Saudi women spend big on makeup, even if it's just a glimpse
Green lipstick, blue lipstick and 40 shades of foundation to choose from are just some of the reasons 18-year-old Shahad al-Qahtani is excited about superstar Rihanna's make-up line debut in Saudi Arabia.
Rihanna, known worldwide for her chart-topping songs and daring, provocative style, is wildly popular among the Saudi women coveting her new make-up line called Fenty. Rihanna and other celebrities like Kim Kardashian who experiment boldly with their hair colour, make-up and clothes have become household names in Saudi Arabia, where fans can follow their every move on social media sites like Instagram and Snapchat.
Their styles, however, stand in stark contrast to how most Saudi women dress in public. Many cover their faces and hair with black veils. Women in Saudi Arabia must also wear long, loose black robes, known as abayas, over their clothes in public.
"I've tried her brand in Dubai, and I came here to buy the things that were sold out there," al-Qahtani said as she selected products to put in her shopping basket from Rihanna's Fenty line, which launched Thursday in Sephora make-up stores across the kingdom.
Al-Qahtani said she likes to experiment with her style and bold makeup choices at parties and weddings where women are segregated from men.
Make-up sales biggest spends
Even though most women will cover their face and hair in public, make-up sales are among the biggest spends among Saudi women. This is in part because of the increasing number of Saudi women joining the workforce who now have their own salaries from which to spend.
The kingdom's 32-year-old crown prince, Mohammed bin Salman, has also pushed through a number of sweeping social reforms in recent months, curbing the influence of ultraconservatives. Religious police, for example, no longer patrol malls looking for signs of nail polish or women's faces showing.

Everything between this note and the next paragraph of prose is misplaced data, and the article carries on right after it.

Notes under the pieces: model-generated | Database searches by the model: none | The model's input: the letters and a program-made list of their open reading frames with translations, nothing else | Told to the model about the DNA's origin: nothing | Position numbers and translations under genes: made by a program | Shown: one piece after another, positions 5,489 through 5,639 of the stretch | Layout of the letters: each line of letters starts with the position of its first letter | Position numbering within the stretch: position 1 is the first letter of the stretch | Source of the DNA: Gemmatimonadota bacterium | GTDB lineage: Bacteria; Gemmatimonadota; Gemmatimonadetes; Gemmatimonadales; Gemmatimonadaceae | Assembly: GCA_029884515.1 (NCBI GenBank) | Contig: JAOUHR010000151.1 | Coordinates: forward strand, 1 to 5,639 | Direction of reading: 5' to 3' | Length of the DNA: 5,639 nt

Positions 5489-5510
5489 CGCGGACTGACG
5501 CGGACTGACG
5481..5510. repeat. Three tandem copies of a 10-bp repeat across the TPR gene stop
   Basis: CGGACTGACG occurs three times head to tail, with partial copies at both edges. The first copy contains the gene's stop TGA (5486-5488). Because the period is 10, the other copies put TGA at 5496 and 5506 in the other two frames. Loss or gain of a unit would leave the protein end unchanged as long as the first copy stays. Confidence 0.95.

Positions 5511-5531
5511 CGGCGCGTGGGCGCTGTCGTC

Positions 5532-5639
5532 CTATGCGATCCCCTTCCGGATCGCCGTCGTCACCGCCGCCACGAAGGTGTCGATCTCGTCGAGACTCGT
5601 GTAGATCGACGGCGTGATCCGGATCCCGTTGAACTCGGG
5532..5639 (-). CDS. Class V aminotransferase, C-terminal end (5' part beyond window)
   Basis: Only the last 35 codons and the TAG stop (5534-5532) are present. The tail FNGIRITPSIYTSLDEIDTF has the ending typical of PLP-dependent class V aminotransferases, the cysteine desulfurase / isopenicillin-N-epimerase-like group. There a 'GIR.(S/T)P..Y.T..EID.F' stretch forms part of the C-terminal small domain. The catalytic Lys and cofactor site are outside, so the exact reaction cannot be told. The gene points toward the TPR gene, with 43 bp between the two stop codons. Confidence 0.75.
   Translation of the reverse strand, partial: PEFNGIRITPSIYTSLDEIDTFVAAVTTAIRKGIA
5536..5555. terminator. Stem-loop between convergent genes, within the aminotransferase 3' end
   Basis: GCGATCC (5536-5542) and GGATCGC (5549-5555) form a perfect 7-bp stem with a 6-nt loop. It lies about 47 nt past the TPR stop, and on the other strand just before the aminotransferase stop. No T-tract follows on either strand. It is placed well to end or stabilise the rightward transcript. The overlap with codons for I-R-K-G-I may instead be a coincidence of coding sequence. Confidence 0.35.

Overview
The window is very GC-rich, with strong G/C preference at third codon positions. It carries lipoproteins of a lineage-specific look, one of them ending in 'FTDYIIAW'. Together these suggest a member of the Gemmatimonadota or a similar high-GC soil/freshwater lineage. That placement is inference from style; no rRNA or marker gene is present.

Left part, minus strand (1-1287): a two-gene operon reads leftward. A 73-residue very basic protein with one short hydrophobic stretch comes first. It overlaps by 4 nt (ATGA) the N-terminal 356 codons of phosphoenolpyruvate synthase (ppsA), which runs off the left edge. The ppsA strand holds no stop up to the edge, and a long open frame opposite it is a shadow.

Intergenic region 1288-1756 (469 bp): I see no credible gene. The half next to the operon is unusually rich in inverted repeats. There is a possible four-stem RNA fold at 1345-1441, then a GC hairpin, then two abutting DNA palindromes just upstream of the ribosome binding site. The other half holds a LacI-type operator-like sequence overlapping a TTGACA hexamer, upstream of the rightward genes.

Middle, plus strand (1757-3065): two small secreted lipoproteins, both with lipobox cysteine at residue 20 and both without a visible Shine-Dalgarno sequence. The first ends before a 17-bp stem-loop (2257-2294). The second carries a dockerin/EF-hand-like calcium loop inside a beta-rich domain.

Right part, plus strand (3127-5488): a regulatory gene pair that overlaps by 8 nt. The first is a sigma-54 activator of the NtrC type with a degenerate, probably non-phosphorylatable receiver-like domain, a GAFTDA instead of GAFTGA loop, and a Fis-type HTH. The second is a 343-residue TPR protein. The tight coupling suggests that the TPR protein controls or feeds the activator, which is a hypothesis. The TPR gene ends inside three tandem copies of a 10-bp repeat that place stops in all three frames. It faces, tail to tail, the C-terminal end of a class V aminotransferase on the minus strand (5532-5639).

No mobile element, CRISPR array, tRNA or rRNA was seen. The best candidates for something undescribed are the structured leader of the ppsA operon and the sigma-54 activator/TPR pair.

Unlike in many Western countries where more natural make-up looks are en vogue, women across Arab Gulf countries often lean toward bright, eye-catching make-up trends and accessories that offset the utilitarianism of black veils and abayas.
"As Gulf women, we love beautiful things. We don't need an occasion for it," said Najla Sultan bin Awwad, a mother of two in her 30s who started working for the first time last year at Sephora.
"We're in an era where women are basically not even leaving the house without fake eyelashes on. We've started opening up in the Gulf, and you'll see women who cover their faces putting on coloured contact lenses, eyelashes, and drawing their eyeliner the way they want," said bin Awwad, who spoke from behind a face veil that showed her eyes rimmed with smoky eyeshadow.
Before working at Sephora, she said she used to spend nearly all her money on make-up.
"The reason my husband agreed to me working is because he sees how much I love make-up and how much I used to spend on it," she said, laughing.
According to marketing research group Euromonitor International, rising employment rates, especially among women, have increased the affordability of beauty and personal care products and encouraged consumers to spend more. Retail sales in Saudi Arabia on make-up rose from US$410 million in 2012 to US$576 million last year, said the report.
In 2012, the late King Abdullah implemented a decision to allow women to work in cosmetic and lingerie stores. It paved the way for thousands of Saudi women to work. The decision was largely supported by the Saudi public, though ultraconservative clerics criticised the measure and said allowing women to work in stores would open the door to lasciviousness and sin.
Previously, women who wanted to buy make-up or lingerie in Saudi Arabia would have to purchase these often personal and intimate products from an all-male staff of mostly lower-wage workers from the Philippines.
It created for awkward encounters when, for example, a woman wanted to try on a new eyeshadow or foundation but couldn't lift her face veil in front of the salesman or allow him to touch her skin due to the country's Islamic mores governing gender segregation. Sifting through lingerie pieces and having a male employee suggest the right bra size wasn't any easier